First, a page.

KDIGO Announces Publication of 2022 Hepatitis C in Chronic Kidney Disease Guideline

November 18, 2022
BRUSSELS, BELGIUM—Kidney Disease: Improving Global Outcomes (KDIGO) is pleased to announce the publication of the 2022 Clinical Practice Guideline for the Prevention, Diagnosis, Evaluation, and Treatment of Hepatitis C in Chronic Kidney Disease (CKD). The Hepatitis C in CKD Guideline and Executive Summary are now available online in Supplement to Kidney International and Kidney International, respectively, and on the KDIGO website. The guideline was co-chaired by Professor Michel Jadoul, MD (Belgium), and Paul Martin, MD (United States).
The KDIGO 2022 Hepatitis C in CKD Guideline follows four years after the last clinical practice guideline on this topic in 2018. The 2022 Hepatitis C in CKD Guideline addresses new evidence that has accumulated in several areas, including the role of additional direct-acting antiviral regimens in treating patients with hepatitis C virus (HCV) and CKD G1-G5 or CKD G5D, including kidney transplant recipients. The guideline also addresses studies attesting to the efficacy and safety of kidney transplantation from donors with HCV to recipients who are HCV negative, and the role of kidney biopsy in managing HCV-associated glomerulonephritis.
“KDIGO completed a full update of the Hepatitis C in CKD Guideline in 2018, but the new evidence that has emerged over the last four years made clear to us that an update was warranted,” said Dr. Martin. “We hope these new recommendations will help clinicians around the world improve outcomes for patients with HCV and CKD.”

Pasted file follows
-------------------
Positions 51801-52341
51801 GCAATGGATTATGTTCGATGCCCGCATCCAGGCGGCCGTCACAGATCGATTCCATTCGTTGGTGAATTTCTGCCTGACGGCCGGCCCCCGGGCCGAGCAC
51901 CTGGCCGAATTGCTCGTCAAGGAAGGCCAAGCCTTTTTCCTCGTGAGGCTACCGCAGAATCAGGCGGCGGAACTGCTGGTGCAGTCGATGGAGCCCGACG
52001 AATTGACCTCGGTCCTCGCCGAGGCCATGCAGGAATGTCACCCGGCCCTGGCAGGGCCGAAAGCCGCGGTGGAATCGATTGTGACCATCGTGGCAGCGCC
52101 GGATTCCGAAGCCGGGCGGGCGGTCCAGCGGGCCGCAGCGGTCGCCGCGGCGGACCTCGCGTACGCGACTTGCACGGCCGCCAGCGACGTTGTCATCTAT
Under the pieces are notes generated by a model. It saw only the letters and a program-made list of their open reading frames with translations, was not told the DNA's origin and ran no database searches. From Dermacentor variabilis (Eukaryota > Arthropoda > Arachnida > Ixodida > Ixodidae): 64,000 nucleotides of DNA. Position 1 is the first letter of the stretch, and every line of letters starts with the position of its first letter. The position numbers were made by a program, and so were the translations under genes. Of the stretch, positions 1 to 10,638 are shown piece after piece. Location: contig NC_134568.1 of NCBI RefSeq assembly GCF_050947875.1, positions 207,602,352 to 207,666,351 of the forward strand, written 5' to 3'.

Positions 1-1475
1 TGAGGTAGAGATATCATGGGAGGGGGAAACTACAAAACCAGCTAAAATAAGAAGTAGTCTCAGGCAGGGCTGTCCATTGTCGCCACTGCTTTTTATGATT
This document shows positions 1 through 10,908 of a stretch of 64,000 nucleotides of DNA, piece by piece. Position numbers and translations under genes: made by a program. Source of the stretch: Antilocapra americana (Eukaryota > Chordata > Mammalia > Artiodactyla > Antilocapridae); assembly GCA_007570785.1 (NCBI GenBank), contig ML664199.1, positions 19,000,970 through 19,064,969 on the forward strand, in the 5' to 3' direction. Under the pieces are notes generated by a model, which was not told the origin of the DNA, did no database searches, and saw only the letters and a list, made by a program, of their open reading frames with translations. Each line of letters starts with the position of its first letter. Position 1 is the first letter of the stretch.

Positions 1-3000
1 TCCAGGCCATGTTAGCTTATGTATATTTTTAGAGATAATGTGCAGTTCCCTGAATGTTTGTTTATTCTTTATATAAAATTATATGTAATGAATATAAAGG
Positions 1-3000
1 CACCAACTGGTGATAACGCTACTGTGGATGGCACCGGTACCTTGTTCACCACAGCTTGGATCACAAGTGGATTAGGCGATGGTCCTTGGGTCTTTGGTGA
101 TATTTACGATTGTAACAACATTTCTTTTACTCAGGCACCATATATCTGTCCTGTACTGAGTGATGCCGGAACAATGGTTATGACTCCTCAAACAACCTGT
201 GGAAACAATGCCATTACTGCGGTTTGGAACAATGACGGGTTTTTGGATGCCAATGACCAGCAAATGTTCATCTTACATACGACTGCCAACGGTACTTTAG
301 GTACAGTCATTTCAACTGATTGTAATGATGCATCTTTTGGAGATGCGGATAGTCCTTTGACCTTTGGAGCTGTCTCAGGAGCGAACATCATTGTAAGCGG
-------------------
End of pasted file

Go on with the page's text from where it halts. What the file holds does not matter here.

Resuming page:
This guideline is intended to assist clinicians caring for HCV and CKD patients, including those on chronic dialysis therapy and individuals with a kidney transplant. Topic areas for which specific recommendations are issued include the detection and evaluation of HCV in CKD; treatment of HCV infection in patients with CKD; prevention of HCV transmission in hemodialysis units; management of HCV-infected patients before and after kidney transplantation; and the diagnosis and management of kidney diseases associated with HCV infection.
Development of the Hepatitis C in CKD Guideline followed KDIGO’s explicit process of systematic evidence review. Appraisal of the quality of the evidence and the strength of recommendations followed the ‘Grading of Recommendations Assessment, Development and Evaluation’ (GRADE) approach. Limitations of the evidence were discussed, with areas of future research also presented.
“We are delighted to present this guideline to the global kidney community,” said Dr. Jadoul. “We thank the Guideline Work Group and evidence review team for their time, expertise, and contributions in this important endeavor.”
KDIGO is a global organization developing and implementing evidence-based clinical practice guidelines in kidney disease. It is an independent, volunteer-led, self-managed foundation incorporated in Belgium accountable to the public and the patients it serves.